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Monday, February 12, 2007

Musing #5: Transcendence

There is good music playing, a hard, fluid beat. I have a rare moment when I’ve got enough space to move, to really move. Down at the floor, the lights play a seductive, repetitive pattern. I can feel the music starting to gel to something tactile and the people to fade to mist. I breathe the music in, draw it down, I smile a small private smile and allow myself to let go, to lose myself in it. I draw in all my senses to within a circle I can reach with my outstretched hands and touch between my feet and head, DaVinci’s man. Everything else goes away. There is no sense of place, of time, of crowd, no thought, no love or hate, just me, the music and gravity holding me to the floor. It is just movement, pure movement. What defines these moments is that every sense is hooked directly to body without the intervening filtering, processing and worry of our over-busy brains. I am no longer thinking of moving, just moving because that is where my body is supposed to be next. It is a reminder that we are built to move, we are made to dance, to know the intimate thoughts of our fingertips and sinew. I love these moments, these rare glimpses of transcendence. People go to a lot of trouble and do a lot of drugs to experience this. I smile at the flit of thought before it too gets forced to the edge of the bubble. Some feel this narrowing in a sport, in meditation or in sex. Me, it’s easiest when I dance. I know that it is not a state I can remain in for long. These experiences are oh so short. Soon enough, 2, 3 minutes max, and the world will again intrude – a change of music, a bump from someone, a stray thought, a blinking loss of faith that flying is possible – and break this fragile state. I will come back to reality a quarter second out of sync and will rejoin my friends back on Earth, in this club, in this room in space and time. But for a blissful moment I am connected to everything and to nothing.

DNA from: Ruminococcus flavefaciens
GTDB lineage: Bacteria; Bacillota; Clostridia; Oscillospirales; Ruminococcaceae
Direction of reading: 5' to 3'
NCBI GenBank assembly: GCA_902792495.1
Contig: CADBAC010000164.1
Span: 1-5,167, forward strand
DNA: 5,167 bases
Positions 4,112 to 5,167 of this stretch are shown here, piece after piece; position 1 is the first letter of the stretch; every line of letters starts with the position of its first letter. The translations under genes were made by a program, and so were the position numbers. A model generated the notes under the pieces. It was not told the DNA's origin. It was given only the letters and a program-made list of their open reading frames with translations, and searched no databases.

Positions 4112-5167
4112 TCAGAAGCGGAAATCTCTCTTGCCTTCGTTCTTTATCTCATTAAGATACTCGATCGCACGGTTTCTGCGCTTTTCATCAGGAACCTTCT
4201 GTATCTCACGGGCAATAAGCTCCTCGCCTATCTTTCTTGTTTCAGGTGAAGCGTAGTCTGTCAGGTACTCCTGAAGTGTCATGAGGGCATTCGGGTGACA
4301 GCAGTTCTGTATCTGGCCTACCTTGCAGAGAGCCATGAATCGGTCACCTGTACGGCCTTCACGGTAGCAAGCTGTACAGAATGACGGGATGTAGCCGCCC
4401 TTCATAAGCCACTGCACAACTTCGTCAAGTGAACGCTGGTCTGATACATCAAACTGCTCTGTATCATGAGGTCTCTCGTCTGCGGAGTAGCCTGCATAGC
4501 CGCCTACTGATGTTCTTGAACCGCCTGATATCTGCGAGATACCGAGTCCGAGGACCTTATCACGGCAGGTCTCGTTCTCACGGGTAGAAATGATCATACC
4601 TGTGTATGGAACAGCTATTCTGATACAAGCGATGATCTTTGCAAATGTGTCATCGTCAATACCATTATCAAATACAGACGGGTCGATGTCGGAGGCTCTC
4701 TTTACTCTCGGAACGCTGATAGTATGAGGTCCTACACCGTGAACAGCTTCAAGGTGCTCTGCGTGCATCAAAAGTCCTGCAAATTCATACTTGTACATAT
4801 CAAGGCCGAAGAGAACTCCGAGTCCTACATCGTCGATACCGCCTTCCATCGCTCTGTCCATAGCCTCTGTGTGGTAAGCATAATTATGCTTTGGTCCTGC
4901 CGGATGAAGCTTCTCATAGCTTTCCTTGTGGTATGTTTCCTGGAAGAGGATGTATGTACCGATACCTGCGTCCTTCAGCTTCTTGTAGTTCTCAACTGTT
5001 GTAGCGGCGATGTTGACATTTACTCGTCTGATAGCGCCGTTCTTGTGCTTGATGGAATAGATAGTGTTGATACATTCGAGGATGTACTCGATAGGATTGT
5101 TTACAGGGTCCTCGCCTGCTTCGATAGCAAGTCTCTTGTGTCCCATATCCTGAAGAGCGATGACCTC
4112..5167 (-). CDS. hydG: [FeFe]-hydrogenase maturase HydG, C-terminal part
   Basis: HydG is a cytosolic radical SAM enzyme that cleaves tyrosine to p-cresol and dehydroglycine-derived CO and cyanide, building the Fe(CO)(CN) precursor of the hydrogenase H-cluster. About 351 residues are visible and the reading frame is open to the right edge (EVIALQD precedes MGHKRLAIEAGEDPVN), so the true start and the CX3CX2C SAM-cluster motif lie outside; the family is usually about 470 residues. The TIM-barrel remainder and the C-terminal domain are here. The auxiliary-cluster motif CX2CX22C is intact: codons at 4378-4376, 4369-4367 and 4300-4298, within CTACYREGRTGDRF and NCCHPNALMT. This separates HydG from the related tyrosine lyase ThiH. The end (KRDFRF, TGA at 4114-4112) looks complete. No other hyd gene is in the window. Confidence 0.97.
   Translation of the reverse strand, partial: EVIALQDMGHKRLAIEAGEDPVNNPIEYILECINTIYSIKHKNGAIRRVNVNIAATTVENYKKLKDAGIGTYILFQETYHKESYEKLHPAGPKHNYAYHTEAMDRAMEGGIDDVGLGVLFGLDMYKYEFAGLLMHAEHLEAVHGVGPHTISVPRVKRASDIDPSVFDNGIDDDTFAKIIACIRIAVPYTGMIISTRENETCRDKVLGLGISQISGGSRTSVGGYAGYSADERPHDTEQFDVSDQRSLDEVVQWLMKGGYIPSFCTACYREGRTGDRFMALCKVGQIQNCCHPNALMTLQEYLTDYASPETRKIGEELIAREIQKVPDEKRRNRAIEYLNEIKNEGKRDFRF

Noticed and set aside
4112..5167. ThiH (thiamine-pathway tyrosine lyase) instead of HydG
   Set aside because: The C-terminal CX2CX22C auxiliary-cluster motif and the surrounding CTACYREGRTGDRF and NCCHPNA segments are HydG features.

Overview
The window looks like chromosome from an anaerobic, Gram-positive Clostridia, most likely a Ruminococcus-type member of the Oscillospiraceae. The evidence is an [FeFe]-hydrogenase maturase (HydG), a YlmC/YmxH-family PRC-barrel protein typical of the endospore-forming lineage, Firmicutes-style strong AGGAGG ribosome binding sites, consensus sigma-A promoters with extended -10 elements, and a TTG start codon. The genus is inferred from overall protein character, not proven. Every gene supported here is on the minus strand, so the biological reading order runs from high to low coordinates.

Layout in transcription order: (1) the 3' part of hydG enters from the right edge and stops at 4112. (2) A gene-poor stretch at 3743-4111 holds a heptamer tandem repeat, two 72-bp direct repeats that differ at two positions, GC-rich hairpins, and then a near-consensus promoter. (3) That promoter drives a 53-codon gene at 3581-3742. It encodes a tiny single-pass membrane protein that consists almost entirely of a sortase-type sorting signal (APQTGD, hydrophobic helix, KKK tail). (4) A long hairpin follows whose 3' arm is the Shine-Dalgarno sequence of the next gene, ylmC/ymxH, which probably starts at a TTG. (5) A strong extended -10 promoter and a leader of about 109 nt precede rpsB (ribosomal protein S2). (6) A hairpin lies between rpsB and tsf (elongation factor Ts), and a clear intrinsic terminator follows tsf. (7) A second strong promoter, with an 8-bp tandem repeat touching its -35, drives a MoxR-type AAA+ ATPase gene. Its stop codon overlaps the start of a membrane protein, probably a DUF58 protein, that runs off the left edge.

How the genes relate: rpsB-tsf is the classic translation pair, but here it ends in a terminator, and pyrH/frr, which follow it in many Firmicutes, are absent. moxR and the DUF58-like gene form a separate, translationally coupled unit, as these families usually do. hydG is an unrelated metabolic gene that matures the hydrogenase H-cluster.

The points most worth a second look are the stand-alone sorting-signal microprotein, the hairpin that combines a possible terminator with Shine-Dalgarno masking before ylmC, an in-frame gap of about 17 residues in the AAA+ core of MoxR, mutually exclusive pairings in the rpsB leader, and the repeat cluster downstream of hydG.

Kick. Step. Kick. Step. Ice Axe. Breathe. Kick. Step. Kick. Step. Ice Axe. Breathe.

Behind me trails a long chain of symmetrical boot-holes trails for 200m below, above only steep unbroken white. A single orange line reminds me that I am attached to three others repeating my motions below. The strong wind drowns out all but the sound of my own breath and the crunch of snow beneath my boots. I know there is a view to make one weep behind over my shoulder, but for the moment climbing is taking my total attention, every sense connected to my motions. There are no worries about pending office emails, of things I need to pick from the supermarket, of war or peace. There is nothing else, but ensuring each foot in the snow holds, the strong coalition of muscle and blood, and of a sharp, personal understanding of gravity and friction better than any physicist. I know the exact state of my muscles, blood circulation in my fingers and oxygen levels in my lungs. It feels like in this foreign world, we are so loosely bound that the 4 of us might float away like astronauts if we do not concentrate on holding ourselves to the surface. Here too in those moments of nothing and everything is transcendence and one of the reasons I keep coming back to climb in these vast temples.

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